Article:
GRANTING Betfair and Sportsbet leave to appeal to the High Court in the long-running racing fields legislation case has left Coffs Harbour Racing Club CEO Russ Atkinson frustrated and disappointed.
“Their appeals have again put the release of much-needed funds to all industry participants on the backburner,” he said.
“This comes at a time when the biggest immediate threat to country racing is the need to increase the level of prize money returned to the various stakeholders.
“Hopefully the appeal will be heard in June with a possible final outcome known in July or August.
“Releasing funds to increase prize money and improve facilities at racing clubs is a key element of the industry’s strategic plan going forward and without that injection, there will be enormous strain.
“Clubs, trainers and owners are suffering from a horrid run of bad weather and poor turnover and everyone had hoped that the Federal Court’s three-nil finding in the initial appeal would carry the day.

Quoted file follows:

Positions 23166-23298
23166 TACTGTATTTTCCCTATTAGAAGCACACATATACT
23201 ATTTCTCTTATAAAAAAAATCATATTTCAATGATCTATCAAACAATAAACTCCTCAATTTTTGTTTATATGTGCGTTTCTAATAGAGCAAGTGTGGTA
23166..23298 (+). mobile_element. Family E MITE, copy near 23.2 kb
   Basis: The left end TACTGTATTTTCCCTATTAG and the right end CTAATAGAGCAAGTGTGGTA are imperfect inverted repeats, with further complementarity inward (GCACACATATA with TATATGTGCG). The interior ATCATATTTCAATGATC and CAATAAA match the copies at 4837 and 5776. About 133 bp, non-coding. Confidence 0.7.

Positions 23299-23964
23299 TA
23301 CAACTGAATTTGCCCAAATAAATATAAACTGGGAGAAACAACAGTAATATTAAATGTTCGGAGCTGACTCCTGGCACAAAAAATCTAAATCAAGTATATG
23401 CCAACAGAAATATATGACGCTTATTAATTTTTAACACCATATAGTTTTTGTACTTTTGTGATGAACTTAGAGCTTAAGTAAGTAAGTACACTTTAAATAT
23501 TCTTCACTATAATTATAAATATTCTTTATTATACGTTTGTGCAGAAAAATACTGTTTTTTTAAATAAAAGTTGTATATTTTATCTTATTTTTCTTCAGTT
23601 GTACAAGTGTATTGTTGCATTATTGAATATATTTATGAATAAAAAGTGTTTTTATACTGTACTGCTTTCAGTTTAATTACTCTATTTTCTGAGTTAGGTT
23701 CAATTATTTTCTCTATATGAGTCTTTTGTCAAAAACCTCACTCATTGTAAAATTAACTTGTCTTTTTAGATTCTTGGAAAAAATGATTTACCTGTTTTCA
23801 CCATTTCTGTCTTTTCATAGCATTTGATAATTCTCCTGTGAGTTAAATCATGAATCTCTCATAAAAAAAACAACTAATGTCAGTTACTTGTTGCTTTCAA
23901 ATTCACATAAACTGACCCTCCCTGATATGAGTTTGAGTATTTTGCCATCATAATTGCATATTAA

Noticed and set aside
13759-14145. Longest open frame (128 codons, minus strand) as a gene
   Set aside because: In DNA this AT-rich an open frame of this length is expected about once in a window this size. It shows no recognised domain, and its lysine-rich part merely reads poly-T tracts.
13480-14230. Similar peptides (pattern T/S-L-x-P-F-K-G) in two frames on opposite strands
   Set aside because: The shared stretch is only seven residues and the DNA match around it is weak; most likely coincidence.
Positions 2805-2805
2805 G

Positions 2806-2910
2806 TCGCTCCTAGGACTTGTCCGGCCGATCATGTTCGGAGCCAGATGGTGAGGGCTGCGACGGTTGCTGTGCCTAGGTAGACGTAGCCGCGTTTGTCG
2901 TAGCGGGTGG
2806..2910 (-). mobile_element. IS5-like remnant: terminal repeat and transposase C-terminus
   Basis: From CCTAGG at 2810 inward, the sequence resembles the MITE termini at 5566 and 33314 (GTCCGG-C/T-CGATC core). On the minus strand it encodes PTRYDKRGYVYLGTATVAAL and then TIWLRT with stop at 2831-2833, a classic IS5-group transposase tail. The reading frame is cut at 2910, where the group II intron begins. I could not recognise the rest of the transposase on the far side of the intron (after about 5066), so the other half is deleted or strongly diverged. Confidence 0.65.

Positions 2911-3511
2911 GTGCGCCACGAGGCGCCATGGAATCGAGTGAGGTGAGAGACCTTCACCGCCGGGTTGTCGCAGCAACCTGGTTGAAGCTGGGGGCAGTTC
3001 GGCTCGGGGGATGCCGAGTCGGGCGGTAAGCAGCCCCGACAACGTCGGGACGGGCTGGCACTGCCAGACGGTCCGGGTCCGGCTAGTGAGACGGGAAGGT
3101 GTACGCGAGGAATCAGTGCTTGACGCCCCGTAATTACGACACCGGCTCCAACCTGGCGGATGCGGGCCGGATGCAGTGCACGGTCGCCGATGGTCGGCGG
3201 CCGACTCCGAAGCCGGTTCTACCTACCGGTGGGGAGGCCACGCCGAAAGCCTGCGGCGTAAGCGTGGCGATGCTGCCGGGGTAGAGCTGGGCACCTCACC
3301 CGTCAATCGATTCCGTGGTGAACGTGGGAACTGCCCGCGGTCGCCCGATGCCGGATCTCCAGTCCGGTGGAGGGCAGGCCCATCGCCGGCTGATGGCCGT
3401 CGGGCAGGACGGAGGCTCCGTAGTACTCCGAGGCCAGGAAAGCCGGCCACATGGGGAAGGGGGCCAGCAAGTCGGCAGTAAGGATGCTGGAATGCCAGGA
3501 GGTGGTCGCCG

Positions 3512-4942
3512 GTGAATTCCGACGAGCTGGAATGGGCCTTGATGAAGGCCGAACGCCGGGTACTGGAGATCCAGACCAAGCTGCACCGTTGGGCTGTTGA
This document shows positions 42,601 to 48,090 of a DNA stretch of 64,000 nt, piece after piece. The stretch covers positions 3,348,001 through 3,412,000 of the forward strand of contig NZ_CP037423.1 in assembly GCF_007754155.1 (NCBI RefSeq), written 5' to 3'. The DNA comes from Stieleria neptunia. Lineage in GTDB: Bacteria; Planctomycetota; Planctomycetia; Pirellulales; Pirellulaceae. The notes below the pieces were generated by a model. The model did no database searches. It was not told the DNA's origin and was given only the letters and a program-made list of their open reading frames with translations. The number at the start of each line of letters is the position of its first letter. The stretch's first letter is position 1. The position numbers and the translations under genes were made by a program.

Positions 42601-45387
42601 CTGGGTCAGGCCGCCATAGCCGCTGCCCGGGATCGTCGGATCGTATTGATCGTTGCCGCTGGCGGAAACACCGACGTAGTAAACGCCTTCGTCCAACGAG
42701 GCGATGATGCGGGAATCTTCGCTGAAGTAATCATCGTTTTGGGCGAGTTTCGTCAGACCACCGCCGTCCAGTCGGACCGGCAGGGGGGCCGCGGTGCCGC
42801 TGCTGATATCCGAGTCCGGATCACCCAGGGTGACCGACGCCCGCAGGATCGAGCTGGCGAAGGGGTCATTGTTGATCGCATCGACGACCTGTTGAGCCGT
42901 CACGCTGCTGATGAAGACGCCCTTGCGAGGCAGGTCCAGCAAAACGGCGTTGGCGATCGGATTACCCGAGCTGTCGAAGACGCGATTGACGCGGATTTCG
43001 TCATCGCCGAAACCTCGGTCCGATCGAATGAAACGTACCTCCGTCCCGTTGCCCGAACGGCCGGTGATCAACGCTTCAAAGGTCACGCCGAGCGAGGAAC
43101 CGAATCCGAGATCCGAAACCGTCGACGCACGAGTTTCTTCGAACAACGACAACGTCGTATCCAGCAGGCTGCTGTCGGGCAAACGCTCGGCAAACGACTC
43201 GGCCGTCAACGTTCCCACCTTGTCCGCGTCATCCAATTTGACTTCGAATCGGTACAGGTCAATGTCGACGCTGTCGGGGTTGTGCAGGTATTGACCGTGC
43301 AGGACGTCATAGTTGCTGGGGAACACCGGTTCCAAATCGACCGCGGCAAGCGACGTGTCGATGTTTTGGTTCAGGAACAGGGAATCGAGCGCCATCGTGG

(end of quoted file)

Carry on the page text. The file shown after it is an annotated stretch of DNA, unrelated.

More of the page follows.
“But again, it’s a case of wait and see.”
It now costs $55-60 per day to prepare a horse in the bush and Atkinson believes that figure is merely break even level.
“Some blokes may cut overheads to the bone and train for less than that amount but they all need financial returns.
“Plus it stimulates interest in the owners to continue tipping in.”
Country bookmakers also find their positions remain in limbo.
The original judgement decreed that from July 1, 2010, they pay a 1.5 per cent levy to RacingNSW on top of the 0.33 per cent fee for fielding on local events and 0.5 per cent for interstate events.
However bookies reached agreement with several clubs (including Coffs Harbour) to vary the amounts and frequency of payments and the longer the appeals process drags on, the more pressure exerted on the satchel swingers.
“This is not a large revenue stream for most clubs but until the matter is sorted, it will continue to put enormous strain on some bookmakers remaining viable,” the CEO said.
Atkinson is also looking toward tomorrow’s State poll where both main parties have promised an immediate $5 million injection into the industry if elected.
“I guess they were committed to offering something as a sweetener, although it would be fair to say they are both merely paying lip service,” he added.
“But none of us will knock back the money ... every little bit helps.
“The sooner these financial questions are cleared up, the better it will be for all concerned.”